The State Mosquito Management Program announced Thursday that two Connecticut residents have tested positive for West Nile virus (WNV) infection. These are the first human cases of WNV associated illness identified in Connecticut this season. Both are residents of Bridgeport. 

Image/National Atlas of the United States
Image/National Atlas of the United States

One patient, between 40-49 years of age, became ill during the third week of August with meningitis. The other patient, between 70-79 years of age, became ill during the fourth week of August with encephalitis. The illnesses were characterized principally by fever, nausea, vomiting and weakness. Both patients were hospitalized and have been discharged. Laboratory tests confirmed the presence of antibodies to WNV. They did not travel out of the state prior to onset of illness.

“The identification of Connecticut residents with West Nile virus associated illness that required hospitalization underscores the potential seriousness of infection,” said Department of Public Health veterinarian, Dr. Randall Nelson. “Using insect repellant, covering bare skin and avoiding being outdoors during the hours of dusk and dawn are effective ways to help keep you from being bitten.” 

“We continue to have weather conditions that are favorable for the mosquitoes that transmit West Nile virus,” said Dr. Philip Armstrong, Medical Entomologist at the CAES. “These mosquitoes are most abundant in urban and suburban areas with dense human populations. West Nile virus positive mosquitoes have been identified in Bridgeport starting August 3rd and most recently on August 27th.”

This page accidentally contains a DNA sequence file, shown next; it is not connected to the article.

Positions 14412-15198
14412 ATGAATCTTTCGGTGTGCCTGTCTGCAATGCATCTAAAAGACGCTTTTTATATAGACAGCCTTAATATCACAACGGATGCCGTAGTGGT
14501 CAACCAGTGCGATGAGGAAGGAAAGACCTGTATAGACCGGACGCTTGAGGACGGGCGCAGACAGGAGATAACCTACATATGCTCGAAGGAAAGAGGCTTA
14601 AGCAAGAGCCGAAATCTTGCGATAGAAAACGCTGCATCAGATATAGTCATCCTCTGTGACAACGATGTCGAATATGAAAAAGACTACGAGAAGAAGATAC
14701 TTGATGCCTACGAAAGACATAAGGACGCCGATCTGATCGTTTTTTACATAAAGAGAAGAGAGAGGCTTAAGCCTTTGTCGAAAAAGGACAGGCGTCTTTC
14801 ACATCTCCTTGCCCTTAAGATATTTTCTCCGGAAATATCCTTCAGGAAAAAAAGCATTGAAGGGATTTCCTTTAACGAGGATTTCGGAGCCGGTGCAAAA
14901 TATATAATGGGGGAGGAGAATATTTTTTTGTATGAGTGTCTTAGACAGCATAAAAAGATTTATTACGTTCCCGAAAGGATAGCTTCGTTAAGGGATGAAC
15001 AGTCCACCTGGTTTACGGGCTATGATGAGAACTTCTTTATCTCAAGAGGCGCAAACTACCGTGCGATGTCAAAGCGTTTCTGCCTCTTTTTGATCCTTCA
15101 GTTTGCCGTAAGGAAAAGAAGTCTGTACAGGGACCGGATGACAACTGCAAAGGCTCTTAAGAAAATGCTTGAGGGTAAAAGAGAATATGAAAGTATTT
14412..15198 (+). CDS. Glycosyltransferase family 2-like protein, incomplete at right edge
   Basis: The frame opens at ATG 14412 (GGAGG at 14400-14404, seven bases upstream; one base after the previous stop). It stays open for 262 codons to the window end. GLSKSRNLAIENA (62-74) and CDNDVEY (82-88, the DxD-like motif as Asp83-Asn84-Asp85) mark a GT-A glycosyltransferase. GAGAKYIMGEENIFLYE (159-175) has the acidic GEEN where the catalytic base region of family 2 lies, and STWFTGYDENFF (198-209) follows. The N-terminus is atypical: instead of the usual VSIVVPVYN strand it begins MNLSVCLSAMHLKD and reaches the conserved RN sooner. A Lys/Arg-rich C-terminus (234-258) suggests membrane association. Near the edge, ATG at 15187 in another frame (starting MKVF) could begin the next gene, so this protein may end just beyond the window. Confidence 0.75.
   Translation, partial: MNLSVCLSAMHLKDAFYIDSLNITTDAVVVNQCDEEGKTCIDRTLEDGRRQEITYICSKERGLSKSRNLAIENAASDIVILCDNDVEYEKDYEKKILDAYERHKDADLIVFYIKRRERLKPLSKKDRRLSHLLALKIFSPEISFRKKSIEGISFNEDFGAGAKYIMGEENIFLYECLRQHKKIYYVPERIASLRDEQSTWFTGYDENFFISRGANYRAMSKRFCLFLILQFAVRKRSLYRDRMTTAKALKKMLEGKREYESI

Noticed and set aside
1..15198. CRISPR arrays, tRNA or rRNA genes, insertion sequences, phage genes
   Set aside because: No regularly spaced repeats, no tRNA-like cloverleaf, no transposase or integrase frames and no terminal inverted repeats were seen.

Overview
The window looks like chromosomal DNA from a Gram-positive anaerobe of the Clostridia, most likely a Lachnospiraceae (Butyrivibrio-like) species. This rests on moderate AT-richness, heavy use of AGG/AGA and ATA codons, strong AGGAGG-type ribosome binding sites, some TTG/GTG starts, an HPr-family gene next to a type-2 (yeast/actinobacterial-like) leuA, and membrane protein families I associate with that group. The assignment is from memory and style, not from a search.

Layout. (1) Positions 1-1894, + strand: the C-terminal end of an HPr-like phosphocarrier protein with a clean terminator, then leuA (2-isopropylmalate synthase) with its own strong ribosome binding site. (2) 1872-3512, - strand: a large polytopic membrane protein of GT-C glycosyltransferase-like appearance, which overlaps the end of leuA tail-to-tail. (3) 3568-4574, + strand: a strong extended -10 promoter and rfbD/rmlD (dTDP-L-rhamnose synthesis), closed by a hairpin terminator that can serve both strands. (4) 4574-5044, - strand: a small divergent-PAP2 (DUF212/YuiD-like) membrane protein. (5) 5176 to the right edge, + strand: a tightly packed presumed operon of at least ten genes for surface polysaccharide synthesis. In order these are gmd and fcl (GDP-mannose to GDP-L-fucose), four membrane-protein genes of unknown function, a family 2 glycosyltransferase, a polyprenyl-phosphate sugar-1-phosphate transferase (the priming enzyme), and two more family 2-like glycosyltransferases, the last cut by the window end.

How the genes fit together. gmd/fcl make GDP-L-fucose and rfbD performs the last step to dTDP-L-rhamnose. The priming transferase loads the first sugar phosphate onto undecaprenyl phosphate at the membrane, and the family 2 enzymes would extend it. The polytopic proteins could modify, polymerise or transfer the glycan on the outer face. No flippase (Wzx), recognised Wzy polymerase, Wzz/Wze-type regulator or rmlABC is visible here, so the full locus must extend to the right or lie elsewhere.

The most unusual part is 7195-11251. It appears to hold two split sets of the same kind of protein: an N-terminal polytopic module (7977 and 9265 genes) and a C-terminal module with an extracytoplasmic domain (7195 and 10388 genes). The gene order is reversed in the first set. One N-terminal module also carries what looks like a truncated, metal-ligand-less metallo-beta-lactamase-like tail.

During 2015, WNV-positive mosquitoes have now been identified in 20 towns: Bridgeport, Cheshire, Chester, Darien, East Haven, Glastonbury, Greenwich, Groton, Guilford, Hartford, New Haven, Norwalk, Stamford, Stonington, Stratford, Waterford, West Haven, Westport, Wethersfield and Wilton. Of the 20 towns, 15 are located along Long Island Sound in Fairfield (8), New Haven (4) and New London (3) counties. Importantly, the numbers of WNV infected mosquitoes responsible for transmission of the virus to people that have been trapped recently exceed the historical weekly averages.

During 2014, WNV-positive mosquitoes were identified in a total of 15 towns. Six people were reported with WNV-associated illnesses. There were no fatalities; however, five people were hospitalized.

Exposure to mosquitoes and the risk of acquiring WNV infection varies by season and geographic region. In Connecticut, the risk is highest during August and September and typically subsides in October as mosquitos die off due to lower temperatures.